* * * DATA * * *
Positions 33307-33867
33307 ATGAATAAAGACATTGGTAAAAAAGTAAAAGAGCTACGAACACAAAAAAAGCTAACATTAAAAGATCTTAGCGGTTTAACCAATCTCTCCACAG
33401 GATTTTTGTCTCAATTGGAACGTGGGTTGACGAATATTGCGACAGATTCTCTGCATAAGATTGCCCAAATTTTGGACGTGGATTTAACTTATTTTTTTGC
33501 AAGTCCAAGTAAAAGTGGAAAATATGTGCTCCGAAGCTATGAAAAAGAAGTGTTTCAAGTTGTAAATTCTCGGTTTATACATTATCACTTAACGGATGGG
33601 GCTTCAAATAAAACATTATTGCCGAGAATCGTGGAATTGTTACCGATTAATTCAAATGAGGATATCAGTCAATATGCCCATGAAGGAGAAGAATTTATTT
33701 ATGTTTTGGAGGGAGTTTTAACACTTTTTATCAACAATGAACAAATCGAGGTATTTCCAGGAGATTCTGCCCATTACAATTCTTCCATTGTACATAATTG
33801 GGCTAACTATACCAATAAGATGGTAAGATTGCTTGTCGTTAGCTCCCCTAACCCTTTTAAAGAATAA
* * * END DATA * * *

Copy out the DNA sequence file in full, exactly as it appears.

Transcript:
Positions 33307-33867
33307 ATGAATAAAGACATTGGTAAAAAAGTAAAAGAGCTACGAACACAAAAAAAGCTAACATTAAAAGATCTTAGCGGTTTAACCAATCTCTCCACAG
33401 GATTTTTGTCTCAATTGGAACGTGGGTTGACGAATATTGCGACAGATTCTCTGCATAAGATTGCCCAAATTTTGGACGTGGATTTAACTTATTTTTTTGC
33501 AAGTCCAAGTAAAAGTGGAAAATATGTGCTCCGAAGCTATGAAAAAGAAGTGTTTCAAGTTGTAAATTCTCGGTTTATACATTATCACTTAACGGATGGG
33601 GCTTCAAATAAAACATTATTGCCGAGAATCGTGGAATTGTTACCGATTAATTCAAATGAGGATATCAGTCAATATGCCCATGAAGGAGAAGAATTTATTT
33701 ATGTTTTGGAGGGAGTTTTAACACTTTTTATCAACAATGAACAAATCGAGGTATTTCCAGGAGATTCTGCCCATTACAATTCTTCCATTGTACATAATTG
33801 GGCTAACTATACCAATAAGATGGTAAGATTGCTTGTCGTTAGCTCCCCTAACCCTTTTAAAGAATAA